Palm Beach Post – Sept 8, 2004 – Tom D’Angelo – TALLAHASSEE â€? Fate cannot be that cruel. It can’t happen again. Five failures in 13 seasons. Three times since the turn of the century.
If Florida State’s hopes of beating Miami on Friday in the Orange Bowl come down to a field goal, Xavier Beitia will be reminded of the Seminoles’ inglorious past â€? by his own memories as well as the roar and taunts of the Hurricanes’ fans.
And if Beitia is asked to end Florida State’s five-game losing streak against UM with his foot, one professional hopes the senior kicker has done something in private that he has not done publicly in the past eight months.
Talk about his failures.
“I feel sorry for him if he didn’t get significant help,” said John F. Murray, a licensed sport performance psychologist from West Palm Beach. “When a person does this twice they have a traumatic memory, a stimulus response. When he gets in that situation again, he’s going to have that same response.”
Beitia is a member of Florida State’s infamous “Wide Right Club,” one that includes three other kickers, all of whom have missed a potential game-winning or game-tying field goal wide right (Beitia also is the charter and sole member of the “Wide Left Club) against Miami.
The most recent was the 2004 Orange Bowl Classic, in which Beitia pushed right a 39-yard attempt with 5:30 remaining that would have given Florida State a one-point lead. Miami hung on for a 16-14 victory.
Two seasons ago, Beitia missed a 43-yard attempt wide left as time expired, preserving Miami’s 28-27 victory.
“I’d hate for my son to go through that,” Florida State coach Bobby Bowden said. “To walk off that field, man, it’s tough. But it happens all the time. It’s the nature of the job. And it happens in pro ball for millions and millions of dollars. If the kid ain’t tough, he can’t make it. Thank goodness, Xavier has got a little toughness about him.”
Is a “little toughness” all it will take? Most psychologists say no. Malcolm Gladwell, author of The Art of Failure, believes that once an athlete “chokes,” the odds of a repeat improve the next time the situation presents itself.
His example is Jana Novotna in the deciding set of the 1993 Wimbledon final against Steffi Graf. Leading 4-1 and serving at 40-30, Novotna lost five consecutive games. Two years later, in the third round of the French Open, Novotna lost to Chanda Rubin after leading 5-0 in the third set.
“It seems little doubt that part of the reason for her collapse against Rubin was her collapse against Graf Ã¢â‚¬â€? that the second failure built on the first, making it possible for her to be up 5-0 in the third set and yet entertain the thought ‘I can still lose,’ ” Gladwell wrote.
Before the Orange Bowl, Beitia said his confidence was high and that the 2002 miss â€? after which Beitia was inconsolableâ€? was erased.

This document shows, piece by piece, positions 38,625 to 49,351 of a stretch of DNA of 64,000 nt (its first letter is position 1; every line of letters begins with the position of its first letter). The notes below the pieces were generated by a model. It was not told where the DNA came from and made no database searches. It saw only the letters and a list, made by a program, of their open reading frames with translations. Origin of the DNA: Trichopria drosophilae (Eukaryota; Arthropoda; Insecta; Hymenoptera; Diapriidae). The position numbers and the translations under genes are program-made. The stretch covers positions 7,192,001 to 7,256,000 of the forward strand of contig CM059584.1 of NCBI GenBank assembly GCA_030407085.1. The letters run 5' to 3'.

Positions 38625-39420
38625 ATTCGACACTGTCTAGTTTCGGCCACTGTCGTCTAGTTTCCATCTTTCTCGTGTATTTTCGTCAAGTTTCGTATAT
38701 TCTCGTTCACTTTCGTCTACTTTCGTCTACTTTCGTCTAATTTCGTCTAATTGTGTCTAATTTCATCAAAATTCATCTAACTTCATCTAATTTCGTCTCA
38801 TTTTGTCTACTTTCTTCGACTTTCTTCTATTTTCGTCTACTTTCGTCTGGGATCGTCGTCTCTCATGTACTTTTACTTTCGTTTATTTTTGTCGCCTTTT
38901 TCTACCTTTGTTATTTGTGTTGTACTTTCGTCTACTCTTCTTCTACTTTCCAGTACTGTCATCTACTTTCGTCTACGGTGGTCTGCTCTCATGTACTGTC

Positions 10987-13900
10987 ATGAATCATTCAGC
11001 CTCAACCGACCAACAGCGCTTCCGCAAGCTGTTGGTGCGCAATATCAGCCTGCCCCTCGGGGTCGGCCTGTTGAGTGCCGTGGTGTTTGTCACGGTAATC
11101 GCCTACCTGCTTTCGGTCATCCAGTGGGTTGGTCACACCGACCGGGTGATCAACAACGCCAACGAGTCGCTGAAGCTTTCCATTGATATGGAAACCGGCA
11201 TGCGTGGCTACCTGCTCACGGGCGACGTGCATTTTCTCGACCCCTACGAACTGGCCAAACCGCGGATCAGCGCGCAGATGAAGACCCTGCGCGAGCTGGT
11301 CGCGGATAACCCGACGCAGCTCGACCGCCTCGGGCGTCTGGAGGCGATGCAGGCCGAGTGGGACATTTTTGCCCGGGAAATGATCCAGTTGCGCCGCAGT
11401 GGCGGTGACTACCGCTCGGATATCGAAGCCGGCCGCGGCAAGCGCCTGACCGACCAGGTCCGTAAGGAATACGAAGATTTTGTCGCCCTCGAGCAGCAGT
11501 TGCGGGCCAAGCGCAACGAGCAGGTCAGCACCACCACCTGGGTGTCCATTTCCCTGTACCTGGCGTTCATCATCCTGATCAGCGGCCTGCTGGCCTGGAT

Former Florida State kicker Bill Capece has mentored Beitia since he arrived from Tampa’s Jesuit High in 2001. Capece, a Leon County sheriff’s deputy and a former NFL kicker, holds several school records. He talked to Beitia last season about forgetting his first miss. This off-season, the talks became more serious.
“He’s talking to somebody who’s been through it, not just with somebody who has 20 college degrees,” Capece said. “He is able to let it go with somebody who can say, ‘I’ve felt the same thing and this is what I heard and this is what I did.’ ”
Capece and Beitia spoke about concentrating from the time he walks on the field for pre-game practice.
“He knows when he comes out of that tunnel in Miami, he’s going to hear it,” Capece said. “I said, ‘If you can stay in the game and just worry about kicking the ball, then that stuff will bounce off you.’ ”
Beitia has the failed-kick triple crown. No only has he missed right and left against Miami, but last season his game-winning attempt against North Carolina was so low that it was blocked. Florida State won the game in overtime.
When asked if Beitia’s failures in the clutch are mental, Capece first said, “I really don’t believe that.” Then, he added. “That’s hard to say because I’m not in his head.”
Murray knows the answer.
“A skill that is automatic in practice, you start blowing the situation out of proportion,” Murray said. “The problem with this guy is he’s going to have the possibility of choking much higher.”
Beitia spent more time in Tallahassee this summer, mainly to work with a new snapper (Myles Hodish) and a new holder (punter Chris Hall). With the signing of Gary Cismesia of Bradenton, he was pushed during practice more than any time since he arrived.
“It has helped in a lot of aspects,” Beitia said of the competition. “The fact I’ve got to be on my game every time I come to practice. The fact that I don’t have to kick 100 balls in practice, because I had other guys to help out and save my legs.”
But has it helped Beitia’s psyche? That is a question that will be answered only if the outcome of Friday’s game rests on his foot.
“Napoleon said the battle is often won in the mind, or the mind is more powerful than the sword,” Murray said. “If it’s not, patterns have tendencies to repeat themselves. You have to figure out a way to break the pattern.”